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Roles of T cell–Associated L-selectin and β7 Integrins During Induction and Regulation of Chronic Colitis

Kurmaeva, Elvira MS*; Boktor, Moheb MD; Zhang, Songling MD; Bao, Richard MD; Berney, Seth MD*; Ostanin, Dmitry V. PhD*

doi: 10.1097/MIB.0b013e3182a8df0a
Original Basic Science Articles

Background: L-selectin (CD62L) and β7 integrins are important for trafficking of naive T cells under steady-state conditions. The objectives of this study were to dissect the requirements for T cell–associated CD62L and β7 integrins during initiation, progression, and regulation of chronic colitis.

Methods: Using the T-cell transfer model, we compared colitogenic potential between T cells lacking one or both of these molecules with wild-type T cells. To assess trafficking of cells to the secondary lymphoid tissue and the gut, we performed co-homing experiments.

Results: Adoptive transfer of wild-type, CD62L−/− or β7−/− single-deficient T cells induced moderate to severe disease with slightly different kinetics. However, transfer of CD62L−/− β7−/− double-deficient (DKO) T cells produced significantly attenuated gut inflammation, which correlated with fewer T cells and reduced levels of proinflammatory cytokines in the colon lamina propria. Our subsequent experiments established that lack of colitogenic potential of these cells was due to inability of DKO T cells to home to the secondary lymphoid tissue. Furthermore, homing of in vitro–generated effector DKO T cells to the inflamed intestine was significantly impaired. Lastly, DKO regulatory T cells were ineffective at suppressing colitis induced by wild-type T cells.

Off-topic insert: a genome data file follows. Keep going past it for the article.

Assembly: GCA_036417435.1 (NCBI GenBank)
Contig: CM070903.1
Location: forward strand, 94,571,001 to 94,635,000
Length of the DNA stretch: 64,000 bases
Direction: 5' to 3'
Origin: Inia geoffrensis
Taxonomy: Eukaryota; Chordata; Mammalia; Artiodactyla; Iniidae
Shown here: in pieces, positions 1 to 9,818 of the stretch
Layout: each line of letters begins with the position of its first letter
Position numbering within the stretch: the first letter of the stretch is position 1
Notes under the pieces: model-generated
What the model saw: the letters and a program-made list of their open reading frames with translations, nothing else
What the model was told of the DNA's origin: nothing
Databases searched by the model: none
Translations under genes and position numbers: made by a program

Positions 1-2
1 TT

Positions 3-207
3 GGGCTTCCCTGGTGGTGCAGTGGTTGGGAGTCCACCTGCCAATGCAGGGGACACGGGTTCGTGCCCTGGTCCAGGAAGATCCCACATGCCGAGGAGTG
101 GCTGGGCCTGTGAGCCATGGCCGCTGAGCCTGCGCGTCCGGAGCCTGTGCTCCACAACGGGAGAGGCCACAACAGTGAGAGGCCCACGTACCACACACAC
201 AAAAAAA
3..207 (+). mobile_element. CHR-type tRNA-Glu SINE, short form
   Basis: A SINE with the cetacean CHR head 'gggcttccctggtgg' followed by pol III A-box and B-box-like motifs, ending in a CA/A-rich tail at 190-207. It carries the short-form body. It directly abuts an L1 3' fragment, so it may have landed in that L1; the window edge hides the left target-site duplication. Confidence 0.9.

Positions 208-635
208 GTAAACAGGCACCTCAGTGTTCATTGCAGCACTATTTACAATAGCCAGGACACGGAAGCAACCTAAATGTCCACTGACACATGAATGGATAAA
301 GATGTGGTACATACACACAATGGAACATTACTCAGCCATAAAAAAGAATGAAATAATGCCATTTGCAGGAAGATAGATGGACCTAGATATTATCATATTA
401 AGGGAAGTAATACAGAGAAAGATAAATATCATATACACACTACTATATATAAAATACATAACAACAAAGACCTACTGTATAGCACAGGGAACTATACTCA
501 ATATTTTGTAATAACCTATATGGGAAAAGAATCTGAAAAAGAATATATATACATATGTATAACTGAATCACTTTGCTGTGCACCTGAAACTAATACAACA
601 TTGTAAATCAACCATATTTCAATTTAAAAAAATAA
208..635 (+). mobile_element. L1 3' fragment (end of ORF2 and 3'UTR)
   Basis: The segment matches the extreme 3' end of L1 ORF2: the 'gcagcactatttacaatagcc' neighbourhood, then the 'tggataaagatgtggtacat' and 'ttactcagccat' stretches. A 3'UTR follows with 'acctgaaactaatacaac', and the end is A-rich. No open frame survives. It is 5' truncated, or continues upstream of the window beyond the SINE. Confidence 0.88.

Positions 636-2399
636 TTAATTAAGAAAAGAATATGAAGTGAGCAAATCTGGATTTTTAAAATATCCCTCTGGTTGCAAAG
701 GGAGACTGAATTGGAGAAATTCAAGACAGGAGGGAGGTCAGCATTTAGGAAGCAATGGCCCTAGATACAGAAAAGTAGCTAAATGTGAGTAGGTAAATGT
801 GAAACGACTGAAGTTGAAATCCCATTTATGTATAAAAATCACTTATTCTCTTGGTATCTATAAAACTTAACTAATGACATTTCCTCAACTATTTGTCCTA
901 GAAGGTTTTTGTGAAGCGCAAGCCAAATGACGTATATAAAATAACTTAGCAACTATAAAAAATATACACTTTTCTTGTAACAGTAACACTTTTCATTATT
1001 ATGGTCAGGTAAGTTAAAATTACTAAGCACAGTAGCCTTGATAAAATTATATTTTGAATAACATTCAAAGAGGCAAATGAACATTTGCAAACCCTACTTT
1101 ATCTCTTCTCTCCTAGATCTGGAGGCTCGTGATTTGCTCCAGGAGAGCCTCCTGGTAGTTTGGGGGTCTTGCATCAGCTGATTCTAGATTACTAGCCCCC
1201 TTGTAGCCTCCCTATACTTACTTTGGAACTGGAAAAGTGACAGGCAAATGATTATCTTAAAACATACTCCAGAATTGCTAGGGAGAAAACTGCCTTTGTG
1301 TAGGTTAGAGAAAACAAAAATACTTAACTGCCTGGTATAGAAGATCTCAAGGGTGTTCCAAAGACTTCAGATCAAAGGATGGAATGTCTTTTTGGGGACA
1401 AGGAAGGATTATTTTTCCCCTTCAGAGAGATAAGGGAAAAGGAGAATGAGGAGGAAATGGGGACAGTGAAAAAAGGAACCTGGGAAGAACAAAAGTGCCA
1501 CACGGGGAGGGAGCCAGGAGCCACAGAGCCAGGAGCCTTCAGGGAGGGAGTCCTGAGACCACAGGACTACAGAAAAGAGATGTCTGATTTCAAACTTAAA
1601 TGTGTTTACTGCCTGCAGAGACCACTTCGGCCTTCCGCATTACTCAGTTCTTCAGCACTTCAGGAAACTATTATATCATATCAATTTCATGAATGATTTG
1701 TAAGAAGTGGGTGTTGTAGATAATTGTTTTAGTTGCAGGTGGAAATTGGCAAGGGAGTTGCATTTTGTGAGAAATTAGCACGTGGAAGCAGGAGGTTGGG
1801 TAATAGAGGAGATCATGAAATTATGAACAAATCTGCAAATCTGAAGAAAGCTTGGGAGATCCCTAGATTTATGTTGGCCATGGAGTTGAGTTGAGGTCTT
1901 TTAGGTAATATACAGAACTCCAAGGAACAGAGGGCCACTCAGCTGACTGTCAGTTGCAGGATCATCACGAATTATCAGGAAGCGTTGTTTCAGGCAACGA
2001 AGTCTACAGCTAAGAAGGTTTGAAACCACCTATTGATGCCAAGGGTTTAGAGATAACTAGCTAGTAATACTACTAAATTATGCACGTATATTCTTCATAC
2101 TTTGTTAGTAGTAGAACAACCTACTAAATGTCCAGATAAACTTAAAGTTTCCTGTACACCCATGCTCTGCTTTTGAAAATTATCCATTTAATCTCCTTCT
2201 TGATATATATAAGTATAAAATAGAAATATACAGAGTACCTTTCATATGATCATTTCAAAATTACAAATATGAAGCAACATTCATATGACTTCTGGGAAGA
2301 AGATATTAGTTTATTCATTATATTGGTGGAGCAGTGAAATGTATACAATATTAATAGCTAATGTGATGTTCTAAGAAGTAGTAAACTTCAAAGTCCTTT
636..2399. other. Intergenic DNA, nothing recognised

Conclusions: We established that T cells can use either CD62L or β7 integrins to induce chronic colitis, but lack of both abrogates their colitogenic potential. Effector T cells critically rely on β7 integrin during their recruitment to the inflamed intestinal mucosa. Finally, regulation of intestinal inflammation by regulatory T cells requires one or both of these adhesion molecules.

Article first published online 11 September 2013Supplemental Digital Content is Available in the Text.

*Center of Excellence for Arthritis and Rheumatology, Louisiana State University Health Sciences Center, Shreveport, Louisiana;

Division of Gastroenterology and Hepatology, Department of Medicine, Louisiana State University Health Sciences Center, Shreveport, Louisiana; and

Department of Pathology, Louisiana State University Health Sciences Center, Shreveport, Louisiana.

Reprints: Dmitry V. Ostanin, PhD, Department of Medicine, Center of Excellence for Arthritis and Rheumatology, Louisiana State University Health Sciences Center, 1501 Kings Highway, P.O. Box 33932, Shreveport, LA 71130-3932 (e-mail:

Supplemental digital content is available for this article. Direct URL citations appear in the printed text and are provided in the HTML and PDF versions of this article on the journal's Web site (

D. V. Ostanin is supported by the CCFA Research Fellowship Grant (#1787) and the Arthritis Center of Excellence at LSU Health Sciences Center, and is supported by the Center of Excellence for Arthritis and Rheumatology funds and CCFA Career Developmental Award #2923. The remaining authors have no conflicts of interest to disclose.

Received May 23, 2013

Accepted August 11, 2013

© Crohn's & Colitis Foundation of America, Inc.
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